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Fires and smoke in Alaska

Published: Jun. 13, 2022 at 5:09 PM AKDT
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FAIRBANKS, Alaska (KTVF) - With all the smoke in the area, you might be wondering where the smoke is coming from and how close the fires are.

Fires burning in the state could be close and we might receive a small amount of smoke or the fires could be far away and produce a lot of smoke. Depending on the size of the fire and which way the wind is blowing determines how much smoke the Interior will receive and for how long.

According to the Bureau of Land Management, (BLM) there are 85 active fires in the state, 60 of which are currently uncontained.

There are seven staffed fires, one of which is contained and 78 unstaffed fires with 24 of those burns currently contained.

In the latest update from the Fire Weather Service in the Tanana Zone, the fire at Hog Butte is burning about 39 miles southwest of Lake Minchumina. This fire which started last Sunday has shown reduced behavior even though the smoke is reducing visibility of the fire. Fire personnel are continuing to service the 28,000 acre fire.

There is also a fire at Batztoa Lake, located in the Yukon-Koyukuk region, which has burned an estimated 89 acres. During the last reconnaissance of the area, the fire had a 5 percent active perimeter and a low rate of spread to the west.

Both of these fires were caused by lightening.

Meanwhile, the 123,000 acre East Fork Fire has come to within 3.5 miles of the community of St. Mary’s. BLM reports there are 204 people working the East Fork Fire and today, a shift in the wind direction is helping firefighters directly attack the fire. Cooler temperatures and the wind shift is helping slow the growth of the fire and damper weather is expected for the next few days.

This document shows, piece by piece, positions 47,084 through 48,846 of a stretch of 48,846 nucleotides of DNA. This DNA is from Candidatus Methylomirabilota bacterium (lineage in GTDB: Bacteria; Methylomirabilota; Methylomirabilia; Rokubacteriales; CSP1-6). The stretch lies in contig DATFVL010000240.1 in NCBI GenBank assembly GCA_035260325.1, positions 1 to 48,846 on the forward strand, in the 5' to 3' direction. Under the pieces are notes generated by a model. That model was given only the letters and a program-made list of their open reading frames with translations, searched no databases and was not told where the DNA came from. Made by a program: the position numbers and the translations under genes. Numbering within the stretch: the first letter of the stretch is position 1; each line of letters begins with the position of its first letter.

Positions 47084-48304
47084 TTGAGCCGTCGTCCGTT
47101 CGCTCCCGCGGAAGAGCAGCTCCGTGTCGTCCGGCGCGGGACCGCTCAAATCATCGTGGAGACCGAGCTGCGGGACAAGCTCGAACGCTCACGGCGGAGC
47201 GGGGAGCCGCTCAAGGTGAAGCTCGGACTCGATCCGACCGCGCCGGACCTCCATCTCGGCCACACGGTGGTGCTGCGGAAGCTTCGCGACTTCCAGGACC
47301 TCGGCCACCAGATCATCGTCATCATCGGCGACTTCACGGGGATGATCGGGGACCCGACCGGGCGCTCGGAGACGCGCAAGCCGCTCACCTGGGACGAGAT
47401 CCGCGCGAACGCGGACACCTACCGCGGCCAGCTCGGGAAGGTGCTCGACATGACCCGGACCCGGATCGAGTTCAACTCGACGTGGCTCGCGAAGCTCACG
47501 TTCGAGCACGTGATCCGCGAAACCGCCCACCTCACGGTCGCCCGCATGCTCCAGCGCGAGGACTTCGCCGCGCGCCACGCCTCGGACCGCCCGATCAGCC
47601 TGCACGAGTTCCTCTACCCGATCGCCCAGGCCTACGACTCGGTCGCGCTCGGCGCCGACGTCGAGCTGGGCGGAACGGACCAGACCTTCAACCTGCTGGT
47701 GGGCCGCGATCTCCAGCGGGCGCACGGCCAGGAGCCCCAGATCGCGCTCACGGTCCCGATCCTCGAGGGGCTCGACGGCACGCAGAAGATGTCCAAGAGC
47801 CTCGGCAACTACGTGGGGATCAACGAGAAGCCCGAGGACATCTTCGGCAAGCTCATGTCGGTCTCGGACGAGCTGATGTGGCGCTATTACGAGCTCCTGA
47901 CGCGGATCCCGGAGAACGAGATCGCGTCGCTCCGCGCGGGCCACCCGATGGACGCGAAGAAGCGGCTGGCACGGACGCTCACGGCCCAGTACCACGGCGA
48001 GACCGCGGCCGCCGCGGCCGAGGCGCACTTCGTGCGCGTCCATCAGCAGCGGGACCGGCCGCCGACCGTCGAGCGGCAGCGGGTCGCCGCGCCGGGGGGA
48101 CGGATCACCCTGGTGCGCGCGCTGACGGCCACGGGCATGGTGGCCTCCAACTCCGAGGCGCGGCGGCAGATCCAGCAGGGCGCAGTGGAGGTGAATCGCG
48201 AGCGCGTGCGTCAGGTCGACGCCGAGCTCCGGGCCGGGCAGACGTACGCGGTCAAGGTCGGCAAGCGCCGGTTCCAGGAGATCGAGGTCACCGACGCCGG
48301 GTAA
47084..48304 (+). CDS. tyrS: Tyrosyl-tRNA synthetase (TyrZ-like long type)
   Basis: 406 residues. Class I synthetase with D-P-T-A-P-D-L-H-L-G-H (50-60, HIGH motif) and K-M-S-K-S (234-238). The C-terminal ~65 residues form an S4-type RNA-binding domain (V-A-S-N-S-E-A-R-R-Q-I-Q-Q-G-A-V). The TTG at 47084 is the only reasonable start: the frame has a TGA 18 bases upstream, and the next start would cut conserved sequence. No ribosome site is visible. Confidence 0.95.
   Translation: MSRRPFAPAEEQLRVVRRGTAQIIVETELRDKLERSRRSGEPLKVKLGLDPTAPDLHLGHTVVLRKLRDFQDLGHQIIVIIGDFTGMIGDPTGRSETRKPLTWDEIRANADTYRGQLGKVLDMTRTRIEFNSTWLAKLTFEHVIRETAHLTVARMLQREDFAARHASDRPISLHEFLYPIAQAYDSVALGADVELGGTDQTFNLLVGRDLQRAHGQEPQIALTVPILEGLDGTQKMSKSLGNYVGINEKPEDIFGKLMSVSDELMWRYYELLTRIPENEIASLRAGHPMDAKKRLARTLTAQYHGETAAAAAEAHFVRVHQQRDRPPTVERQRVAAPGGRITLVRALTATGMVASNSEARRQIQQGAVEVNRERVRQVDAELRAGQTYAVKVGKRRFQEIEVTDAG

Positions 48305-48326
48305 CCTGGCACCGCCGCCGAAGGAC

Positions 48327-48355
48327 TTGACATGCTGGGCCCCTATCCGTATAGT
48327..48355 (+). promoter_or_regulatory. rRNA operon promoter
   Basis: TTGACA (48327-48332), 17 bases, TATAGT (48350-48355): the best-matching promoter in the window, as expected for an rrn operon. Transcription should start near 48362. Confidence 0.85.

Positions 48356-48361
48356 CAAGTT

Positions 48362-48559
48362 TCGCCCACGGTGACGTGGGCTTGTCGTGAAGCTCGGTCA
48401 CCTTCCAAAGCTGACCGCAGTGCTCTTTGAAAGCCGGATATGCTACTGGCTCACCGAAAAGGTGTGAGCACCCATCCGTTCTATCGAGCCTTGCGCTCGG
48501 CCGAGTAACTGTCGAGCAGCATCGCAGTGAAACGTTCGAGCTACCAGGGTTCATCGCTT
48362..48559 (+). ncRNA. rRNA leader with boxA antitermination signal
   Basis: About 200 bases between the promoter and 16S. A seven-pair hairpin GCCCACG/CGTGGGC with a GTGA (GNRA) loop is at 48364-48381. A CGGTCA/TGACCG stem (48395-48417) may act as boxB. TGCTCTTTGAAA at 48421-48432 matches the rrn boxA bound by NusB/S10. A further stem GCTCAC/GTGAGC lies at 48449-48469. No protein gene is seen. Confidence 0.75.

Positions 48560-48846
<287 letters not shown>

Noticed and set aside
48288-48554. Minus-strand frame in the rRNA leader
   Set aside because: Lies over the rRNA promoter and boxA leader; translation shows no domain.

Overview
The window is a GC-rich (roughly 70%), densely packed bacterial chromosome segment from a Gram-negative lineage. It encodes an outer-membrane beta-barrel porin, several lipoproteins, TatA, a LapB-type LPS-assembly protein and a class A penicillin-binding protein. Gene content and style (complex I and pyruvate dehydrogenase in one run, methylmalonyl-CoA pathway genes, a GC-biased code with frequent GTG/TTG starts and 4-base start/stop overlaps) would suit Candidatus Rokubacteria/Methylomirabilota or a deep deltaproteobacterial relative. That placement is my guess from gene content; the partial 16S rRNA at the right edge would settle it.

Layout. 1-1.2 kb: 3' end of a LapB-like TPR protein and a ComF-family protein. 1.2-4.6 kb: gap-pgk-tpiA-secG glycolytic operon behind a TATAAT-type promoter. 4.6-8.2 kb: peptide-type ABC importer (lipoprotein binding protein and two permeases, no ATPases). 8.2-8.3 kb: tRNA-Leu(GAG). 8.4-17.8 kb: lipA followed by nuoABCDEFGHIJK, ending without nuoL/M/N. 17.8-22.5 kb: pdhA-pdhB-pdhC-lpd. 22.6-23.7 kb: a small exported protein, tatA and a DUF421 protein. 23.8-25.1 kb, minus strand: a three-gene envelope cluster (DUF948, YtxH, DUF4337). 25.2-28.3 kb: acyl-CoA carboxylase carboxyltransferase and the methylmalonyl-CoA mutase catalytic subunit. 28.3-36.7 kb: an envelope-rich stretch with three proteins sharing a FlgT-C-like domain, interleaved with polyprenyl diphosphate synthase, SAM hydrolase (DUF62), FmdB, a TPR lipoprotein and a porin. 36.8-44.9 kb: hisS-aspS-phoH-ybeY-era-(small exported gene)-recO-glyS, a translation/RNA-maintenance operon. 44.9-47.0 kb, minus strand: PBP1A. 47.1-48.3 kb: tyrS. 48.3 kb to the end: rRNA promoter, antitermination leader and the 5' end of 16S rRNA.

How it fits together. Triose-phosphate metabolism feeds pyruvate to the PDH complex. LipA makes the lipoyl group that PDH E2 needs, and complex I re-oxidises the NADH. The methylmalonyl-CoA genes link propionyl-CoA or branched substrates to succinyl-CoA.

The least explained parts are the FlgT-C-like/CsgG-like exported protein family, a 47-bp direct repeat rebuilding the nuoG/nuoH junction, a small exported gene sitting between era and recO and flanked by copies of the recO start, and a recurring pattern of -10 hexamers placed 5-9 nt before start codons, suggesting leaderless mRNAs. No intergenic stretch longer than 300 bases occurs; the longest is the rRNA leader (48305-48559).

Although there has been no mandatory evacuation orders for St. Mary’s, residents of St. Mary’s, Mountain Village, Pitka’s Point, and Pilot station are relocating voluntarily. A meeting to discuss the latest developments of the fire has been scheduled for today, Monday, at St. Mary’s Elementary School at 4 p.m. Fire officials will give an update on the fire and provide current and future plans to protect the nearby communities.

The Department of Natural Resources labels the fire danger for Interior Alaska as very high. Over 678,000 acres of land have burned so far this year. Most of the fires burning in the state have been caused by lightening.

Just a reminder, a burn ban is still in place for the Delta and Fairbanks North Star Borough areas. Fireworks are restricted in Fairbanks and North Pole and small and large scale burn permits have been suspended in the Fairbanks North Star Borough.

To report a wildland fire call 911 or Alaska Fire Center 1-800-237-3633.

A brush fire in Fairbanks in May.
A brush fire in Fairbanks in May. (Courtesy Fairbanks Fire Department)

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